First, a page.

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Moldovan president urges Russian troops to withdraw from Transnistria

Moldovan president urges Russian troops to withdraw from Transnistria Romanian president Klaus Iohannis and Moldovan president Maia Sandu during a press conference in Chisinau Source: presidency.ro

CHISINAU (Moldova), March 17 (SeeNews) - Moldovan president Maia Sandu reiterated a call for the withdrawal of Russian troops from the breakaway region of Transnistria and asked for a peaceful resolution of the conflict a day after the Parliamentary Assembly of the Council of Europe designated it as a territory occupied by Russia.

With a population of some 470,000, Transnistria is a partially recognised state located mostly on a strip of land between the River Dniester and the eastern Moldovan border with Ukraine. After a violent separation in 1992, Russia decided to station several thousand troops in the area to support the separatist republic.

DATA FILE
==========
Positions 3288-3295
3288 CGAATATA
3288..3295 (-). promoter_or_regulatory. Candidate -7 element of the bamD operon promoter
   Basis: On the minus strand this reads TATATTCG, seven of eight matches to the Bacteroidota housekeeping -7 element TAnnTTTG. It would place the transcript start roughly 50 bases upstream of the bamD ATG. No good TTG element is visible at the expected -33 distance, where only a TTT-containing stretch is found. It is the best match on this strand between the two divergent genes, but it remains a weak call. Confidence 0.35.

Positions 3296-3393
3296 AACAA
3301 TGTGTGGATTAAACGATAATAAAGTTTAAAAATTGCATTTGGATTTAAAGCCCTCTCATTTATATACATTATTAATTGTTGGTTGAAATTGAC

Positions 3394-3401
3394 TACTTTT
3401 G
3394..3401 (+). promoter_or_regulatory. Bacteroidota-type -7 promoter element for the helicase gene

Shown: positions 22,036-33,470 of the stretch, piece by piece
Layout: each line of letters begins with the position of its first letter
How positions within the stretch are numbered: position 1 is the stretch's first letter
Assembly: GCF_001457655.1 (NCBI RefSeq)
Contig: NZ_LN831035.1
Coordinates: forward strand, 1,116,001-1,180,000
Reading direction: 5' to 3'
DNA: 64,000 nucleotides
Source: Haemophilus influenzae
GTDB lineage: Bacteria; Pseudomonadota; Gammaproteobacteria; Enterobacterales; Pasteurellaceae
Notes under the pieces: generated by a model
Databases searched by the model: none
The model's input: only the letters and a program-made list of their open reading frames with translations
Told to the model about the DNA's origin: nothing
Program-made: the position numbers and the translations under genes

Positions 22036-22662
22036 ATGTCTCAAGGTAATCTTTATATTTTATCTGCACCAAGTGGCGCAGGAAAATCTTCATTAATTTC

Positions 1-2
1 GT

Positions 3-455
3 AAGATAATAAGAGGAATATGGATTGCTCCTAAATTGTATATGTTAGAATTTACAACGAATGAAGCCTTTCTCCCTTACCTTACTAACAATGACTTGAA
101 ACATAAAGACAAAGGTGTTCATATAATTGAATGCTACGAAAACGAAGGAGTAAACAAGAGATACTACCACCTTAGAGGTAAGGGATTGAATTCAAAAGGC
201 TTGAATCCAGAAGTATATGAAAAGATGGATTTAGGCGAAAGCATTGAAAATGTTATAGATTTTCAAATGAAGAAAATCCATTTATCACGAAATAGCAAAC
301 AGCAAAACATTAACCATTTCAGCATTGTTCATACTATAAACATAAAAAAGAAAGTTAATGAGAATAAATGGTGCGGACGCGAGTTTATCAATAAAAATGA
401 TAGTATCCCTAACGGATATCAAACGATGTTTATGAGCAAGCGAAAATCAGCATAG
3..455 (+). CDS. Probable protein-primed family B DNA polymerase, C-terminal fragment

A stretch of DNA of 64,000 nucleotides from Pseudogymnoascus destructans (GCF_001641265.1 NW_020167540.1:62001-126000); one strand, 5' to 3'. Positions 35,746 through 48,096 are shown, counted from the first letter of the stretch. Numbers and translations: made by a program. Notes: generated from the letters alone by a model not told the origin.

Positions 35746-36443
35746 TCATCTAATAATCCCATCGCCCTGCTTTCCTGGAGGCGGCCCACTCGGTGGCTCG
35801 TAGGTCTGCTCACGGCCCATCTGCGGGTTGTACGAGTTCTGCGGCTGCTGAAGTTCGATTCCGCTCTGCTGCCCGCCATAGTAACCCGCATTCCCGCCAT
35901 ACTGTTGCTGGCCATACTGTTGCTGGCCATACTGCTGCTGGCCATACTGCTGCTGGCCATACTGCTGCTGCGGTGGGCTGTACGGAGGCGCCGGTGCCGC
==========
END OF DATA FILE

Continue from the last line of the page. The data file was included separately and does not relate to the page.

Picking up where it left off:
"We have always called for the withdrawal of Russian troops from the Transnistrian region. We have demanded the liquidation of ammunition deposits in the districts on the left bank of the Dniester, and we continue to plead for a peaceful settlement of this conflict and we will do everything we can to find and implement a diplomatic, peaceful political solution," Sandu said during a joint press conference with her Romanian counterpart Iohannis in Chisinau on Wednesday.

For his part, president Iohannis pledged Romania's support for Moldova in solving the Transnistrian problem.

"The tragic situation in Ukraine should not make us forget that there is still a prolonged conflict on the territory of Moldova. Here in Chisinau, I reaffirm Romania's full support for the political settlement of the Transnistrian issue, while respecting the sovereignty and territorial integrity of Moldova within its internationally recognised borders and without affecting its pro-European course," Iohannis said.

Earlier in March, Moldova applied for membership in the European Union.

Around a tenth of the ex-Soviet state's population of 2.7 million lives in Transnistria.

In 2006, Transnistria held a referendum which showed that a broad majority of the population supports independence from Moldova and adherence to the Russian Federation. The results of the referendum were not recognised by the international community.

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